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Kookaburra (Laughing Kookaburra)

Dacelo novaeguineae

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About the Kookaburra (Laughing Kookaburra)

conservation status: least concern

Geographic Range:

range map

Class: Aves  
Order: Coraciiformes 
Family: Halcyonidae  
Genus: Dacelo  
Species: novaeguineae

The kookaburra is a squat bird with a large head, short neck and medium-sized tail. Its bill is long, broad and somewhat flattened. The kookaburra’s coloring is predominantly white and brown; the male has a patch of blue-green feathers on the base of its tail. The bird is better known as the laughing kookaburra for its famous "kook-kook-kook-ka-ka-ka" call, which rises and falls in volume. When hearing this call, families within the kookaburra’s range will respond in chorus to the call.

Committed to Conservation

Zoo New England participates in the wattled crane Species Survival Plan. By sharing research and knowledge, participating institutions work together to establish guidelines that best ensure the health of captive populations, and with success, the survival of endangered species.

Kookaburra facts


The kookaburra is a thick-looking bird with a large head, short neck, and medium-sized tail, with a long, broad-shaped bill that is somewhat flattened. The kookaburra's head is mostly white with brown coloring on top and a brown stripe near the eye. Its chest is cream white colored, with blue-speckled, brown wings. Male kookaburras have a green patch of feathers in the center of the base of their tail.


  • Length: 15.4-18.5 inches
  • Weight: 196-465 grams


In the wild, kookaburras eat large insects, snakes, lizards, amphibians, small mammals, small birds, and occasionally fish. Prey is caught by pouncing from a perched position. Small pray is eaten whole while larger prey is killed by a swift bash against the bird’s bill or smashed into a tree branch, or onto the ground or rock.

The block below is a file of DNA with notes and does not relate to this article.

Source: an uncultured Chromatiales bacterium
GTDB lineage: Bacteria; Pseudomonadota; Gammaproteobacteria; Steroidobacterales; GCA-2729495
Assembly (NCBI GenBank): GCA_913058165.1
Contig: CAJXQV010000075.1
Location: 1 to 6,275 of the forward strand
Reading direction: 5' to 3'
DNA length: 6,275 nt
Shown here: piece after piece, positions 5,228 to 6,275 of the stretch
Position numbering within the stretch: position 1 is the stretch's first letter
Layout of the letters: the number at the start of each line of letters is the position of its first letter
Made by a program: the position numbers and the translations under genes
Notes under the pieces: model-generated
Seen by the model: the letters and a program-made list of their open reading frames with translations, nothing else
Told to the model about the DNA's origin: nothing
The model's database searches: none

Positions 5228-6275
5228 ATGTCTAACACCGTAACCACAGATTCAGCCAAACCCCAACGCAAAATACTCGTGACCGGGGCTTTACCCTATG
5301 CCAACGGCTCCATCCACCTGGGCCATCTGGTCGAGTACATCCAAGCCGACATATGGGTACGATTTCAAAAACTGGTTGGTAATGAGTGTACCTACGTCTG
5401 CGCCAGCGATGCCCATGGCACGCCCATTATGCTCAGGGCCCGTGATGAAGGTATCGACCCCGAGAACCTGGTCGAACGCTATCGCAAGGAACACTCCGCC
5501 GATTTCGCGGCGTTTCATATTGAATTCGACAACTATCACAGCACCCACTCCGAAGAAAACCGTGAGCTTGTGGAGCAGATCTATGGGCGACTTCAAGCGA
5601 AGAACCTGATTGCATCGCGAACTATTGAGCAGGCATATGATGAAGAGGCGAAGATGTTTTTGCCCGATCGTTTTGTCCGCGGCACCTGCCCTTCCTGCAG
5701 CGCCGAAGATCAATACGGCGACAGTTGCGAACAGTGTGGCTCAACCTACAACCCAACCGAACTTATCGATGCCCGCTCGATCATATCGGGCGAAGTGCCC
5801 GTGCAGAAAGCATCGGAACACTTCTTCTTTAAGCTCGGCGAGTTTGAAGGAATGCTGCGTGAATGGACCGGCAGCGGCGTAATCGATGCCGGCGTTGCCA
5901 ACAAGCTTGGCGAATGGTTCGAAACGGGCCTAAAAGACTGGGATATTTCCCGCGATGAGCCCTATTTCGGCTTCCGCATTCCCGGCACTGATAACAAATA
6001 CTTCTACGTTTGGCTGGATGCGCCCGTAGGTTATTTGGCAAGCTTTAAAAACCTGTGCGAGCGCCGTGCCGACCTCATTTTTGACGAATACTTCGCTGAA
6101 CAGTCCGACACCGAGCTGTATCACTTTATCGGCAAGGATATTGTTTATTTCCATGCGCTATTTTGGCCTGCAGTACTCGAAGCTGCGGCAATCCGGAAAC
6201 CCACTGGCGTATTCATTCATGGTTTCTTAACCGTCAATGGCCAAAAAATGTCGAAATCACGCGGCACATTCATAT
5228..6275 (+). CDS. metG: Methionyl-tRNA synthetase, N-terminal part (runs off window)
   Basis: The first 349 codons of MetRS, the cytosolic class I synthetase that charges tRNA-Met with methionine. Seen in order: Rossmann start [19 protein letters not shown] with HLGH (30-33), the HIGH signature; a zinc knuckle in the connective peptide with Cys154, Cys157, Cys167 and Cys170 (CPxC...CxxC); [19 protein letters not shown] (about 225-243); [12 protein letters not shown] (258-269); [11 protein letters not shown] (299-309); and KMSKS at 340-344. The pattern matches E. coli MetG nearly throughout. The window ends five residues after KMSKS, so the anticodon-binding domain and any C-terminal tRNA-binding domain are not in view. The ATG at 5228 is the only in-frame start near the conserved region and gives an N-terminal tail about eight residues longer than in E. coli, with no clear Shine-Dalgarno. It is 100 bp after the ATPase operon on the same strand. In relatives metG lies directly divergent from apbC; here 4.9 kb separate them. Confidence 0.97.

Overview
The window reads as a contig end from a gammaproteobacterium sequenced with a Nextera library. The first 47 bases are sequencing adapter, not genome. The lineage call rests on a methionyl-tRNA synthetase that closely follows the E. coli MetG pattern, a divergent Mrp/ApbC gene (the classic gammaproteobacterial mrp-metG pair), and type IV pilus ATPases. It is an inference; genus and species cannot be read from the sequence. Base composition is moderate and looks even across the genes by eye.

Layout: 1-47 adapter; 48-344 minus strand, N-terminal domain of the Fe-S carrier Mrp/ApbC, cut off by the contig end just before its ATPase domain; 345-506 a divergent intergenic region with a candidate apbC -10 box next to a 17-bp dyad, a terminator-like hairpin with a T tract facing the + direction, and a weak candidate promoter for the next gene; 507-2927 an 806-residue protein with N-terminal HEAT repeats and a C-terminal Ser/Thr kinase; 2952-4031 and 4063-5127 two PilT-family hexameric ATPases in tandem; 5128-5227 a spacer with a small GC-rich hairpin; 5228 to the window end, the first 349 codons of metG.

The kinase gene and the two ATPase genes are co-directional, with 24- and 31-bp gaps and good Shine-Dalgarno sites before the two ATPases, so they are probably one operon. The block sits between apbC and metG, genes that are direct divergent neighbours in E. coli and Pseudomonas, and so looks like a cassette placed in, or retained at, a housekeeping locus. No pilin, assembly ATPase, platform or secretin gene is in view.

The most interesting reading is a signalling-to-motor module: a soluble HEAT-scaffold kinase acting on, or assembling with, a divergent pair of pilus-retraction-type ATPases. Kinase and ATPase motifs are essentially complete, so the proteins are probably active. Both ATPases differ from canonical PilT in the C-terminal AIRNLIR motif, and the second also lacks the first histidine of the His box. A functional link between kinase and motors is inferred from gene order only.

Kookaburra breeding season is in October. During courtship, the female uses a begging posture like a young bird, while the male offers her his catch of the day along with an “Oo-Oo-Oo” sound. Both the male and female create a nesting area in or around a tree. The female remains in the nest while the male feeds the female about six weeks before she lays her eggs. If their first brood fails, they try for another.

Females lay two to four eggs. Incubation lasts for 25-29 days, and hatchlings are born blind. Hatchlings' eyes don’t open until they are three weeks old. Kookaburra parents feed their young a diet consisting of mainly insects as they remain in their burrow for a full month. They are then coaxed from the nest and able to fly. Parents continue to feed the chicks for several weeks after they emerge from their nest. The kookaburra chicks and parents remain together as a family until the next breeding season.


Kookaburras are territorial, and they will use calls to warn others of danger. Varying calls convey different meanings (stress, happiness, danger, etc.).

Median Life Expectancy:

Up to 11 years


  • Habitat: Kookaburras inhabit woodlands, forests, orchards, parklands, timbered farmland, even suburbs and towns.
  • Range: The kookaburra is native to eastern Australia, but has been introduced to other parts of the continent and off shore islands such as Tasmania, New Zealand, and south-west of Western Australia.

Fun Facts:

  • Kookaburras are the largest member of the Kingfisher family.
  • They are called “Laughing Kookaburras” from the famous "kook-kook-kook-ka-ka-ka" call which rises and falls in volume. During this call, families within the Kookaburra’s range will chime in chorus to the call.